The first thing to do is to add type to certain variable for early binding. The simple int declaration below increase speed by about 10%.

cdef int i, j

The next thing to do is to type numpy ndarray objects like below. This allow faster indexing compares to normal Python operations. This speed things up a few times.

... np.ndarray[DTYPE_t, ndim=2] M, np.ndarray[DTYPE_t, ndim=3] B ...

The most significant problem turn out to be the use of the max function. In the original code it is a concise and stylish way to pick the best score and simultaneously assign two values to M and B. But this keep the statement as a costly Python function call. By unwinding the function into if statements, it allow the code to be fully optimized and attained the 177x speed improvement! This brings the performance to the league of C.

The unwind code, while longer, is actually quite straight forward. So I backported it to the pure Python code. This also result in a 3x improvement! Turns out use of max here is rather costly.

My first use of Cython is very successful. By identifying and optimizing only a few lines of critical code, it dramatically speed up the performance to the level of C. The rest of the code are not performance critical. They remain easy to write and debug using Python.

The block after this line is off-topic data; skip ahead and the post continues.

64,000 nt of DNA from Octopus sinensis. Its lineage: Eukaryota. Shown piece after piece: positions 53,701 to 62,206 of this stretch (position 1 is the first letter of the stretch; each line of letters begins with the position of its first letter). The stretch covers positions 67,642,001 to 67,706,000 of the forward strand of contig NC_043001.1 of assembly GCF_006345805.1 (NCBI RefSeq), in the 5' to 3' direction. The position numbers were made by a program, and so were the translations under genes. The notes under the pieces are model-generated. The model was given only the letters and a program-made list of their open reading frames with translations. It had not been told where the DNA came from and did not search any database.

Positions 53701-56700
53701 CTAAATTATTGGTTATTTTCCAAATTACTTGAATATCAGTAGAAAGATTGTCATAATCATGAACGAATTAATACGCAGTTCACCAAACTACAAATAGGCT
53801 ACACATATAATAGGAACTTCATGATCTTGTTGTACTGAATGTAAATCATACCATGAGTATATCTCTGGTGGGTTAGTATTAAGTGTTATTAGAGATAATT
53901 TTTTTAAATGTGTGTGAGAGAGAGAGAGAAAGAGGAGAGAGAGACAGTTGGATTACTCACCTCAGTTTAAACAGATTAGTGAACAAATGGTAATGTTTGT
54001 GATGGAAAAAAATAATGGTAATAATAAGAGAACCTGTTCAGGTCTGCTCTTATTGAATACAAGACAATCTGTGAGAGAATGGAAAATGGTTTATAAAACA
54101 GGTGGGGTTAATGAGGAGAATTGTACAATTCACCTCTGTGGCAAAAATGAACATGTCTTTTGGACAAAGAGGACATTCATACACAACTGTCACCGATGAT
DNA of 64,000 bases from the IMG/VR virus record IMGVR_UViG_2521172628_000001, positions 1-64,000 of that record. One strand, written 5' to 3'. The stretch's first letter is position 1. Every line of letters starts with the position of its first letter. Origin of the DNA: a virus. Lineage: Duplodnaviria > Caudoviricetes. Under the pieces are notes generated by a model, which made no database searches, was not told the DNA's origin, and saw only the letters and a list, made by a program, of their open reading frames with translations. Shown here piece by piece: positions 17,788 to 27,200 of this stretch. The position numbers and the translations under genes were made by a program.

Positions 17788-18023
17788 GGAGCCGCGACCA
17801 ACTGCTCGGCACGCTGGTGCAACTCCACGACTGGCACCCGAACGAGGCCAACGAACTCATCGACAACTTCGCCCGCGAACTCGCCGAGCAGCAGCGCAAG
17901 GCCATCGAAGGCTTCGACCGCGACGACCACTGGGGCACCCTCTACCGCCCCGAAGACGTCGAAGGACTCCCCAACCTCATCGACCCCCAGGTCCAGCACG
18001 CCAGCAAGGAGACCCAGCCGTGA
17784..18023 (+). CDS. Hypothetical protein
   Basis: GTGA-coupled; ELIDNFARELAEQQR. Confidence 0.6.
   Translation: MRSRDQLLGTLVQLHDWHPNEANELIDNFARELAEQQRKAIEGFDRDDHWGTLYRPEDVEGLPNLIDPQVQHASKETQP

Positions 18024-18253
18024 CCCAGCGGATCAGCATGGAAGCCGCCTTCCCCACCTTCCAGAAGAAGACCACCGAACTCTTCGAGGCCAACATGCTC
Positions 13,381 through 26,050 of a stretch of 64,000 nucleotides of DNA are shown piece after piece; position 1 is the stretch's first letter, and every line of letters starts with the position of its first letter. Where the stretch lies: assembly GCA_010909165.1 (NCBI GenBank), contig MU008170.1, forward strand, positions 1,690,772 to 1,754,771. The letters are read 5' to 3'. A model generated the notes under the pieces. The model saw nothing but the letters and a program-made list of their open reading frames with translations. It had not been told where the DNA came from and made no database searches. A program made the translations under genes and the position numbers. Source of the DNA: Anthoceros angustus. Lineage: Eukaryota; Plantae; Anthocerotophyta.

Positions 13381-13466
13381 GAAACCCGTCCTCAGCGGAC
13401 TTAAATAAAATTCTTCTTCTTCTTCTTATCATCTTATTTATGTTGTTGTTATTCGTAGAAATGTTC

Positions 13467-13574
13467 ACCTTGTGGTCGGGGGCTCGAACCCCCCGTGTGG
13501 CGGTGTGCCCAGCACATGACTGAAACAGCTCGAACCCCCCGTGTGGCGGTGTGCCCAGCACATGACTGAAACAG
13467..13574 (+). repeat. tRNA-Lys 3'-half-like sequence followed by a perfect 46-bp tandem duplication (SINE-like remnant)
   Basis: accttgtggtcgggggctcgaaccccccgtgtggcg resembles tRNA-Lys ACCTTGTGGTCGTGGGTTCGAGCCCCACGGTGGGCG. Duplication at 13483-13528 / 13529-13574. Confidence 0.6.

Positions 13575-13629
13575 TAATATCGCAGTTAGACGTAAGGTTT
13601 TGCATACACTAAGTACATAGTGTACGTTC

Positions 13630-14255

2013.12.19 [] - comments


Getting Cython to work with Python 3.3 on Windows

I have spent a fair bit of time to get Cython to work with Python 3.3 on Windows. So I just add a note here in case anyone want a similar setup. These are the components I use:

  • Windows 7
  • Python 3.3 (Anaconda distribution)
  • Visual C++ 2010 Express

To install Python 3.3 version of Anaconda there is a twist. The Anaconda Windows installer (as of 2013-12) is of Python 2.7. You could add the Python 3.3 environment after Anaconda is installed. But then you will be adding the 3.3 packages on top of the 2GB base 2.7 installation. If you don't need 2.7, there is a way to save the disk space. Download and install the Miniconda3 installer. It should be a 32M base installer only. Note that I have only successfully used the x86 32 bit version. I would explain the problem of the 64 bit version later. Next run this to install the Python 3.3 Anaconda packages.

conda update conda
conda create -n py33 python=3.3 anaconda
activate py33

Previously I have tried to download miniconda and install individual packages as needed. But then I find that I did not save much disk space compare to the 2GB full Anaconda packages. So I rather save myself hassle and install everything.

Next you need a C compilers. The idea is your C compiler should be of the same version that compiles the Python interpreter. How do you find out what version of compiler is used? Notice when you start the Python interpreter, it output one line that says the system version. From this we can find out the what it is compiled from. The Anaconda Python version string looks like:

Python 3.3.3 |Anaconda 1.8.0 (32-bit)| (default, Dec 3 2013, 11:58:39) [MSC v.1600 32 bit (Intel)]